Pakistan Times (1947–1996) var en pakistansk avis, opprinnelig opprettet av venstreorienterte Progressive Papers Limited med base i Lahore, Pakistan.
Den ble eid og drevet av Mian Iftikharuddin, en Punjabi-politiker som tidligere var den indiske nasjonalkongressen, men av All-India Muslim League etter 1946. Avisen startet utgivelsen 4. februar 1947. Sjefredaktøren på 1940-tallet var den kommunistiske dikteren. Faiz Ahmed Faiz. Etter arrestasjonen i 1951 i forbindelse med Rawalpindi Conspiracy-saken, fungerte Mazhar Ali Khan som sjefredaktør. Pakistan Times fortsatte å være en innflytelsesrik avis på 1950-tallet, med sin nedsettende kritikk av regjeringen i å delta i de USA-sponsede militære alliansene.
- Jaffrelot, Christophe (2015), The Pakistan Paradox: Instability and Resilience, Oxford University Press, , https://books.google.com/books?id=i5GMCwAAQBAJ&pg=PA413
- Kalia, Ravi (2015), Pakistan’s Political Labyrinths: Military, Society and Terror, Routledge, , https://books.google.com/books?id=IPBWCgAAQBAJ&pg=PA42
- Tikekar, Maneesha (2004), Across the Wagah: An Indian's Sojourn in Pakistan, Bibliophile South Asia, , https://books.google.com/books?id=HGqsWktyFcEC&pg=PA284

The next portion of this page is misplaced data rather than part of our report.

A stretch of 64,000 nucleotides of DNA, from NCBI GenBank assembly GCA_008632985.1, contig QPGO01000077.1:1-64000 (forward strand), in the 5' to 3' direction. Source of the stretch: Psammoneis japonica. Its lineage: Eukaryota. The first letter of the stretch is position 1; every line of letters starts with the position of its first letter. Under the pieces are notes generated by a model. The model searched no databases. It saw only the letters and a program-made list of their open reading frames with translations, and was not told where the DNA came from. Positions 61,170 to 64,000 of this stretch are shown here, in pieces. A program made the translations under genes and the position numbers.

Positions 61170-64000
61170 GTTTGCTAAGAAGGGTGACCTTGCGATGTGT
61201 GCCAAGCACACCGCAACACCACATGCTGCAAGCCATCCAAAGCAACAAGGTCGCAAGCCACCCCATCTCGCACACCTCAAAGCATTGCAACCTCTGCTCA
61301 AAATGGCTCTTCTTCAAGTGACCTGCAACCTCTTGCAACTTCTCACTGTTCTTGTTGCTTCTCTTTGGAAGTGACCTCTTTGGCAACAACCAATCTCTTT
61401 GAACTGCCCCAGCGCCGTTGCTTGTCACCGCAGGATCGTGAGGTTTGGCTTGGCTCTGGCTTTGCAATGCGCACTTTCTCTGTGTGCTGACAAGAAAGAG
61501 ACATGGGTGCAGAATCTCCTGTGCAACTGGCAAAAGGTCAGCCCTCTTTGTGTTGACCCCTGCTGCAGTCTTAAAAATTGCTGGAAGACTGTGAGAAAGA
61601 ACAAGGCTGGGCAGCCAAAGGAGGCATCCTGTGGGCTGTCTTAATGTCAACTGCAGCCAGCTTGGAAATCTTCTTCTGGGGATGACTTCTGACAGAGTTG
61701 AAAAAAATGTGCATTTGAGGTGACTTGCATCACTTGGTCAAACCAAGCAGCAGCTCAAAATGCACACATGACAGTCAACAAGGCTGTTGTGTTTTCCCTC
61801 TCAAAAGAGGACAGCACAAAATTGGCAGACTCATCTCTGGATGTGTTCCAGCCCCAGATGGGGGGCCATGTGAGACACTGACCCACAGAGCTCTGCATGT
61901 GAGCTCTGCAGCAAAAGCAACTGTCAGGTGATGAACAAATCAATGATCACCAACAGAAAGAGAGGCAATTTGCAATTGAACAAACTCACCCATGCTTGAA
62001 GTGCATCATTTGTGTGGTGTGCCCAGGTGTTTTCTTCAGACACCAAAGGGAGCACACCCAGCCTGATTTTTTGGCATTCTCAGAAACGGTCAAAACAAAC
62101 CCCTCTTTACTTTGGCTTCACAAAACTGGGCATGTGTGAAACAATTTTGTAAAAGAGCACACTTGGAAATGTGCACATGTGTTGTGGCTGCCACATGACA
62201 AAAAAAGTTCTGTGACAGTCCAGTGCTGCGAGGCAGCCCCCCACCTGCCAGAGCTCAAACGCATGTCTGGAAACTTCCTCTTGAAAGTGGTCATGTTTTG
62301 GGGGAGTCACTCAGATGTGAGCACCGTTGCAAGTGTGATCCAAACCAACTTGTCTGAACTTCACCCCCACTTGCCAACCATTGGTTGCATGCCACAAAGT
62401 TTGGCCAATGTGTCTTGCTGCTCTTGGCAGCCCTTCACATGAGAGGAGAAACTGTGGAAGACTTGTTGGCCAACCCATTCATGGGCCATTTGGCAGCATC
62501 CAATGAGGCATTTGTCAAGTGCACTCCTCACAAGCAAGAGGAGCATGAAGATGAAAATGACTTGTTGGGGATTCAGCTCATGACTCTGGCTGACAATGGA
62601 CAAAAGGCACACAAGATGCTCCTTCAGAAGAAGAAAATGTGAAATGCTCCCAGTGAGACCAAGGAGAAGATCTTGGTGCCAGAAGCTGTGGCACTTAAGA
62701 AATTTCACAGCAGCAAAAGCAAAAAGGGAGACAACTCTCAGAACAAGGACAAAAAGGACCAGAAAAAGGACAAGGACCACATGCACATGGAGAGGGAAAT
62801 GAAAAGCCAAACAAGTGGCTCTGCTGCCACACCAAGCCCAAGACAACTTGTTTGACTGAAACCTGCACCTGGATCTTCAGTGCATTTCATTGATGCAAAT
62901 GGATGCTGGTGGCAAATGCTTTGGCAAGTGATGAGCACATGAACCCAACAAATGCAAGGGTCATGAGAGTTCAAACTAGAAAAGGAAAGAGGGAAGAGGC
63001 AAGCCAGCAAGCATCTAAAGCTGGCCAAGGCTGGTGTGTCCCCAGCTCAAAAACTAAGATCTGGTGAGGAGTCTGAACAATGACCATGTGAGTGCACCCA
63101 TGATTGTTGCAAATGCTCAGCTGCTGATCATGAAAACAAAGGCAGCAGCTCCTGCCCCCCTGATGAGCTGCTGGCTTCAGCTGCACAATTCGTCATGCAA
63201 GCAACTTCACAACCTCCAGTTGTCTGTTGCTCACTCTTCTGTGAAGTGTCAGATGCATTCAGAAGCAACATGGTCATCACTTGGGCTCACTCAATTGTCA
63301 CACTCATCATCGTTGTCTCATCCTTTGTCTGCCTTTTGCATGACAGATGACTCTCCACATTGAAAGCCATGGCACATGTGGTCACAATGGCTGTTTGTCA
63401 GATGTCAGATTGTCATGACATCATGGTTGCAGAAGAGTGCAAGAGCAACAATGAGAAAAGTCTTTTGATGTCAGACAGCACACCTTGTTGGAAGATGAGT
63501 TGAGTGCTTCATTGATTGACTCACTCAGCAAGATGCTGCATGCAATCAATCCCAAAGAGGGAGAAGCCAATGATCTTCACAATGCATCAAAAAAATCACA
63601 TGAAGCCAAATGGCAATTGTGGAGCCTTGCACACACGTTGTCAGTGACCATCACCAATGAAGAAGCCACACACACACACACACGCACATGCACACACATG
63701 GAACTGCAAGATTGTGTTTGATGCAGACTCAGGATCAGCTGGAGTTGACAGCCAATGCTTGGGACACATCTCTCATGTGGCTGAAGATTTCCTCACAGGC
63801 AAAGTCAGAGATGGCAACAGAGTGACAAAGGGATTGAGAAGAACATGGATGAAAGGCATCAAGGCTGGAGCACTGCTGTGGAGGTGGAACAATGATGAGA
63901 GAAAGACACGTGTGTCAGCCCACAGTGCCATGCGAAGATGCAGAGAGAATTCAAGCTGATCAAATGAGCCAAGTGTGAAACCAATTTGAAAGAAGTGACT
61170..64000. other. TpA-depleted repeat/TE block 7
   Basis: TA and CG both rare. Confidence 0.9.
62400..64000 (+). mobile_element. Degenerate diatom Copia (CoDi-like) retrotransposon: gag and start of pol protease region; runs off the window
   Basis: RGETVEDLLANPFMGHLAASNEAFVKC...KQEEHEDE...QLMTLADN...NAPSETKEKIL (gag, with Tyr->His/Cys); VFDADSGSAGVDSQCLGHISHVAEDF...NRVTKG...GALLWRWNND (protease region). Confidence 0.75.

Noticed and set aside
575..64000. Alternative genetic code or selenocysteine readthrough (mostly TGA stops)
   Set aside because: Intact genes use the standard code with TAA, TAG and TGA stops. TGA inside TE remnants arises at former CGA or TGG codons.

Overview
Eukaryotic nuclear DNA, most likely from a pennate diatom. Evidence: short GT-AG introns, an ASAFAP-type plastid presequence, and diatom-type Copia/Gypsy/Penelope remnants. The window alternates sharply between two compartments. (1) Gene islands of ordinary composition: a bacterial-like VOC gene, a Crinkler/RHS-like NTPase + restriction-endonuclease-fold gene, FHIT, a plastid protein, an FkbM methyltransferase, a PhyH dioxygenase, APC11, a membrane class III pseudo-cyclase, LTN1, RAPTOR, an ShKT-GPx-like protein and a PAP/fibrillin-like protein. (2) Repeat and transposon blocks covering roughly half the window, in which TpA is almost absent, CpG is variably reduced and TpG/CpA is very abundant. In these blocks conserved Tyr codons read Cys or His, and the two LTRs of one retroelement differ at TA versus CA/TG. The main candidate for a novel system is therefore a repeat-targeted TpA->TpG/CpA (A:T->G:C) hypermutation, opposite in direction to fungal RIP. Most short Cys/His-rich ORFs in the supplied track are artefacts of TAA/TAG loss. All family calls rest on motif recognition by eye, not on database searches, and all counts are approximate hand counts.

- ^ a b Rehman, I. A. (15. juni 2017). «An outstanding journalist». DAWN.COM (engelsk). Besøkt 22. april 2021. «WHILE observing the centenary of the birth of Mazhar Ali Khan, one of Pakistan’s most outstanding newspaper editors, the journalist community would do well to recall, and if possible to reaffirm, the traditions of independent and public-spirited journalism that he and his fellow pioneers had nourished. (---) After a brief stint as an officer in the British Indian army — to fulfil the condition for marrying the beautiful daughter of Sir Sikandar Hayat, the unionist prime minister of Punjab — he was mobilising peasants in his family’s fiefdom when he was invited by Mian Iftikharuddin to join the editorial team of The Pakistan Times, the newspaper he had launched to win Punjab’s support for the Pakistan cause. (---) During the eight years of Mazhar’s stewardship (Faiz returned to the PT as chief editor in 1955 but chose to take an interest in editorial matters only when Mazhar was away), the Pakistan Times reached the pinnacle of its popularity and financial stability. It also became a powerful voice that the administration could not ignore. A provincial police chief had to be relieved of his post after a photograph in the PT had shown the employment of unauthorised labour at his residence. Although the general policy of PT and the thematic priorities of the paper had been chalked out by Faiz and his team, that also included Mazhar, it was under the latter’s editorship that the paper really flourished.»